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IOC Unveils Changes Including Lower Bidding Costs, More Sports At Olympics

IOC President Thomas Bach delivers a speech at the start of the 127th International Olympic Committee session in Monaco on Monday.
Lionel Cironneau
IOC President Thomas Bach delivers a speech at the start of the 127th International Olympic Committee session in Monaco on Monday.

A reduced cost of bidding, a new Olympic channel and a more flexible program that could see the inclusion of new sports — those are among the recommendation approved unanimously today by the International Olympic Committee at its meeting in Monaco.

The recommendations are part of IOC President Thomas Bach's 40-point program. Dubbed the "Olympic Agenda 2020," it's the biggest change in decades to the IOC, the body that runs the Olympic Games.

In an attempt to lower the cost of bidding on the games, the IOC said some events will be held in other cities, or countries, raising the possibility of joint bids. Further, the potential hosts will get extra financial help. This comes after Oslo, Stockholm, Krakow and Lviv pulled out of the race to host the 2022 winter games.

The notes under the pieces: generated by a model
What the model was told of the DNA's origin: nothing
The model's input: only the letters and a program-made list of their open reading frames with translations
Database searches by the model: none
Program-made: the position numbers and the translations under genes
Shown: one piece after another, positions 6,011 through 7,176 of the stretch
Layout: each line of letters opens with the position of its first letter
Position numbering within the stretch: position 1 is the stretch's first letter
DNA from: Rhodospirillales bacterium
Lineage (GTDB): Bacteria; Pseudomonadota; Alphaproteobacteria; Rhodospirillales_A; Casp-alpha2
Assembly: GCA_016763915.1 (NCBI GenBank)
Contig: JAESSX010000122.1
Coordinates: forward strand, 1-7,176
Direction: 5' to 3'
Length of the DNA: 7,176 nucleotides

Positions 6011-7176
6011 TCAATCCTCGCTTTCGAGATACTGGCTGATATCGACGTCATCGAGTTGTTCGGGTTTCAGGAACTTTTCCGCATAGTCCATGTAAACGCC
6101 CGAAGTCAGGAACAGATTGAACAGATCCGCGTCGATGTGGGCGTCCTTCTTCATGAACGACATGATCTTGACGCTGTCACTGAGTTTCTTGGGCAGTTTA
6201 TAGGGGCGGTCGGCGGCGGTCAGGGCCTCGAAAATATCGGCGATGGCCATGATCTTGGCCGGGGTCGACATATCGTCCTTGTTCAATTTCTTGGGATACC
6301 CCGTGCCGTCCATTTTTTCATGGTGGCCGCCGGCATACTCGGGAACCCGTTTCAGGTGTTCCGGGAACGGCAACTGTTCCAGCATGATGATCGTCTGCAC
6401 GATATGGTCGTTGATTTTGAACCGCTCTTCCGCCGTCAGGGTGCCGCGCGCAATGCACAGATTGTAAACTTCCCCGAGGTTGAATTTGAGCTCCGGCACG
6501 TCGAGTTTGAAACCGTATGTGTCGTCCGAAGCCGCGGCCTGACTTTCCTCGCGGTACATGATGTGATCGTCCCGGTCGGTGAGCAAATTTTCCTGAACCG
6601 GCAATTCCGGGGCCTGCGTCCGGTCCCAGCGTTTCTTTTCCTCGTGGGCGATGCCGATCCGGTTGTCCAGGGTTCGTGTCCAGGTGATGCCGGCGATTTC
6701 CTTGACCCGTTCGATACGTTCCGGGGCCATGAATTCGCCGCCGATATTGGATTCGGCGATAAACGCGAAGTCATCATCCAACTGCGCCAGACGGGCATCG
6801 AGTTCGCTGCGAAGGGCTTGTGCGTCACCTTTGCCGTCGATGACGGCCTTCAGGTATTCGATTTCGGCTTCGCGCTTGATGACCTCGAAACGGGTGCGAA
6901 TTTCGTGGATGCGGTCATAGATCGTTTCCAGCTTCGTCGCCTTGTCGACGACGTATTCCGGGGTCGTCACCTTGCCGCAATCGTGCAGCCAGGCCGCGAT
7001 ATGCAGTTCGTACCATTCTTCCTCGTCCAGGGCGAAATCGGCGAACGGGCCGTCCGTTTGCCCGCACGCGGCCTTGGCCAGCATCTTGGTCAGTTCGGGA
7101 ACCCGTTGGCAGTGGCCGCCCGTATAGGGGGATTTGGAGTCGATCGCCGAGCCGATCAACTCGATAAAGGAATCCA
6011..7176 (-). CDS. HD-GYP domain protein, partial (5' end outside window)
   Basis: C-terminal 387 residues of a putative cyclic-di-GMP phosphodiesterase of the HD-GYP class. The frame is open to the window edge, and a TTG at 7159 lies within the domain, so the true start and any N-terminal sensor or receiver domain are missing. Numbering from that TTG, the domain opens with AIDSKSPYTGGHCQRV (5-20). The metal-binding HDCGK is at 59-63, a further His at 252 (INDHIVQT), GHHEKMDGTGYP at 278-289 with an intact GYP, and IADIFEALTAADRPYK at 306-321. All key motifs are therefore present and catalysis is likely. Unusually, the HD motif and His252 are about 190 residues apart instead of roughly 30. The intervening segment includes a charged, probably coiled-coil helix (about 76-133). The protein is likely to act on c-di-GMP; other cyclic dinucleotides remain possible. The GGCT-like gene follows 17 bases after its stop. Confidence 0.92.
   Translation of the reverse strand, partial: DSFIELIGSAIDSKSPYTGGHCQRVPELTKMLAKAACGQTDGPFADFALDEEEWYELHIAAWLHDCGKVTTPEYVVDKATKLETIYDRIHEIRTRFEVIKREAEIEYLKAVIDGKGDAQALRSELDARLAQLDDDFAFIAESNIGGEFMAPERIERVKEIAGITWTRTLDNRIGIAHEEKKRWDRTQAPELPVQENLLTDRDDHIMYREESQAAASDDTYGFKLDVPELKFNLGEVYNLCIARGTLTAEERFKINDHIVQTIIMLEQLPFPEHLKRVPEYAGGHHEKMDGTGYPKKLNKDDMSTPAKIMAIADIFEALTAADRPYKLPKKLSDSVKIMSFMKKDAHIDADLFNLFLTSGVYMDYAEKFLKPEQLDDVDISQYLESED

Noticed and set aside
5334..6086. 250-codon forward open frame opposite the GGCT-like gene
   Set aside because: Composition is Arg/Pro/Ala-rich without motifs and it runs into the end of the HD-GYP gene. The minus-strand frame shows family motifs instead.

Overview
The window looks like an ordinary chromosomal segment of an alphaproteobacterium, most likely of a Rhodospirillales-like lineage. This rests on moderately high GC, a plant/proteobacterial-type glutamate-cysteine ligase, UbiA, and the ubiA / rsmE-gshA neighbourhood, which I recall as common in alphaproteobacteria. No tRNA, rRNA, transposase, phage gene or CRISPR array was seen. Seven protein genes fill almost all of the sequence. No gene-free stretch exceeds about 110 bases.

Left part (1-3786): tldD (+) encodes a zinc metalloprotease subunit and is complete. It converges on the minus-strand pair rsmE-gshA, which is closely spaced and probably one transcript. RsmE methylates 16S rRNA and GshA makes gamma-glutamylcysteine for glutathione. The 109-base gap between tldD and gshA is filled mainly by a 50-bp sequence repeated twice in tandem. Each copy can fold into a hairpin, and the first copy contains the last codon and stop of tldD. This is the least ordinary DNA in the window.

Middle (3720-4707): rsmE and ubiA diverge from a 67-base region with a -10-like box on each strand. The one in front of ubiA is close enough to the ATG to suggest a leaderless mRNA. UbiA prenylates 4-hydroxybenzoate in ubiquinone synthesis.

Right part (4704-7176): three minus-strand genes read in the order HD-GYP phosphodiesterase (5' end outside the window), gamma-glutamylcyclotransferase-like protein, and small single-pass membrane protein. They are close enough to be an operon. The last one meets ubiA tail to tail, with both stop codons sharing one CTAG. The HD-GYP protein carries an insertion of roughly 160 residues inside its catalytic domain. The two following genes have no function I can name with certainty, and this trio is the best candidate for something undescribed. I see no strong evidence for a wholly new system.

In the years between the games, the digital Olympic channel will promote Olympic sports. The IOC said it will cost about $600 million over the first seven years. The channel is expected to break even between years seven and 10. Most of the funding will come from the IOC; national Olympic committees will contribute about $89 million each.

The IOC also dropped its cap of 28 sports in the games, paving the way for sports such as baseball and squash to make an entry. Instead, the organization said it would limit the games to 10,500 athletes and 310 events. This would likely mean that some existing sports would have to reduce the number of events at the games.

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Krishnadev Calamur is NPR's deputy Washington editor. In this role, he helps oversee planning of the Washington desk's news coverage. He also edits NPR's Supreme Court coverage. Previously, Calamur was an editor and staff writer at The Atlantic. This is his second stint at NPR, having previously worked on NPR's website from 2008-15. Calamur received an M.A. in journalism from the University of Missouri.
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